Per the city’s website, you’re also not allowed to work at the polls if you’ve been convicted of election-related crimes in the past four years (or a different court-imposed period of time).

Is training required? How does that work?

Training is optional, according to Deputy City Commissioner Nick Custodio. But poll workers do get paid an extra $50 to attend an in-person or online training run by the City Commissioners’ Office, provided they actually show up and work on Election Day, too. Bilingual interpreters earn $30 for training.

This year those trainings run from Sept. 6 through Oct. 30, with some make-up seminars from Oct. 31 through Nov. 6. The sessions last an hour.

There are also online resources for soon-to-be-poll-workers. The nonpartisan initiative “Power the Polls” has a handy guide for the types of questions to ask during the training if they’re not already addressed in the curriculum, and the local nonprofit Committee of Seventy offers supplemental training and resources for any poll workers who are interested. The City Commissioners also have a few additional training materials posted to their website.

Poll workers at North Light Community Center in Manayunk Credit: Lizzy McLellan Ravitch / Billy penn

So how do I sign up?

The first set of people who try to recruit clerks, machine inspectors, and bilingual interpreters are each division’s election workers. Since divisions are so small — there are 1,703 of them — “Election Board workers are your neighbors,” Deputy Commissioner Custodio told Billy Penn.

So if a neighbor who happens to be a judge of election asks if you’re interested in working on Election Day, saying yes is one way you can get the gig.

“In our experience, division level officials are open to and vocal with their neighbors with asking for help to work at the polls,” Custodio said. “We prefer that judges of elections, who know their neighborhoods and neighbors best, recruit voters who live in the division before we attempt to fill the vacancy.”

If neighborhood-level recruitment doesn’t fill all the necessary spots, the Office of the City Commissioners begins appointing workers to vacant positions.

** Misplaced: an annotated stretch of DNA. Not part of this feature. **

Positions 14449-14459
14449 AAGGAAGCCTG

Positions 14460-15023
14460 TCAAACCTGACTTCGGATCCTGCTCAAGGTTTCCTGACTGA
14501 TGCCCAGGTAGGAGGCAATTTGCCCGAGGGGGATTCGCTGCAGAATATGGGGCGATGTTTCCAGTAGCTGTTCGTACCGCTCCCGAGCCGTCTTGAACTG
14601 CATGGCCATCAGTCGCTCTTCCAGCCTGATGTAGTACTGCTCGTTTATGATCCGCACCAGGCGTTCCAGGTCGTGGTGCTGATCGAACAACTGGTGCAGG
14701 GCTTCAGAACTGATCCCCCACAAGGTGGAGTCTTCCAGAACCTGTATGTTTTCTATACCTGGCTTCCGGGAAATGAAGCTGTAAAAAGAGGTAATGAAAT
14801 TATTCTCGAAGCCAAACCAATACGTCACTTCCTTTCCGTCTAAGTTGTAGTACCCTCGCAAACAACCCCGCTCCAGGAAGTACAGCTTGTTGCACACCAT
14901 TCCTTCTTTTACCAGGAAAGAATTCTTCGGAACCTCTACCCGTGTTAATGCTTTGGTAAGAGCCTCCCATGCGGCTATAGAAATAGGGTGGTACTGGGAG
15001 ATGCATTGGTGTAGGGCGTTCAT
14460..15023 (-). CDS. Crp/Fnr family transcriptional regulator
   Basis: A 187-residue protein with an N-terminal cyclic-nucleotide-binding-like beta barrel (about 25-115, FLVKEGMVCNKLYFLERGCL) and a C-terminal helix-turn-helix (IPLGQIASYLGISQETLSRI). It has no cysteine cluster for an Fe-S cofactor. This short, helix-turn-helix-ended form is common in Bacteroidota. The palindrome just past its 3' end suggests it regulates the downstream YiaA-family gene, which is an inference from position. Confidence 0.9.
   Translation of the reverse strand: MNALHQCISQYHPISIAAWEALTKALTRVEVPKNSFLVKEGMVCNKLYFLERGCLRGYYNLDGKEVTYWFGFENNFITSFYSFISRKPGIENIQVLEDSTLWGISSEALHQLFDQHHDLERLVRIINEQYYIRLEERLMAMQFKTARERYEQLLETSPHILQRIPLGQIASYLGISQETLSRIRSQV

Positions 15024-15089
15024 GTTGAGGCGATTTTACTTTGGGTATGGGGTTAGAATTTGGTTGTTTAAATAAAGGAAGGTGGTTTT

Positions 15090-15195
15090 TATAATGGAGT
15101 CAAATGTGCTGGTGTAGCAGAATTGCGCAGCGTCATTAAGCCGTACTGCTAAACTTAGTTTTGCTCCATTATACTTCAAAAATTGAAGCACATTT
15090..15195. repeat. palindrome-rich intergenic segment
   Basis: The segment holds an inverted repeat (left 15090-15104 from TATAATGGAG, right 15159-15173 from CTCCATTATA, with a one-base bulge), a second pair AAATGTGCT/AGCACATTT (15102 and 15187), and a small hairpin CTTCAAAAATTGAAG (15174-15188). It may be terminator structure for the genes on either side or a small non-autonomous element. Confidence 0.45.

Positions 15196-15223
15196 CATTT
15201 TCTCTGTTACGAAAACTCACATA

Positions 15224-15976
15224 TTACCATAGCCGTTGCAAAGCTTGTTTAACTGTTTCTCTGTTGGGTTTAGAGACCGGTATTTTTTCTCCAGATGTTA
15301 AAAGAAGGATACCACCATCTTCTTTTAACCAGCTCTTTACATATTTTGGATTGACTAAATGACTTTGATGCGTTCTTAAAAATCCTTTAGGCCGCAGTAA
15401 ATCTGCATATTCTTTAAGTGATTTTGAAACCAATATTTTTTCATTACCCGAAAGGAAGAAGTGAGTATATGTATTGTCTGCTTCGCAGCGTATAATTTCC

You can sign up to be considered for these vacant positions online. The City Commissioners, the Pennsylvania Department of State, and the Committee of Seventy all have forms on their websites for folks to indicate interest. There’s no set deadline to fill them out.

Each of the forms looks a little different and goes to a different place, but all lists of election workers ultimately end up at the City Commissioners’ Office.

You can also walk into or call any of the commissioners’ offices or locations to express interest, per Custodio. There’s also an option to sign up on your voter registration application.

Signing up doesn’t mean you’ll necessarily be chosen for the gig — you have to wait to be contacted by election officials to know if you’re in. Per Custodio, candidates should hear back by the end of September.

The process for becoming a judge of election or majority or minority inspector in your voting division requires more planning ahead, since you have to go through the process of running for office. Judges and inspectors of election serve four-year terms, and they appear on the ballot in the year after a presidential election. The next election for those positions will be in 2025.

Asha Prihar is a general assignment reporter at Billy Penn. She has previously written for several daily newspapers across the Midwest, and she covered Pennsylvania state government and politics for The...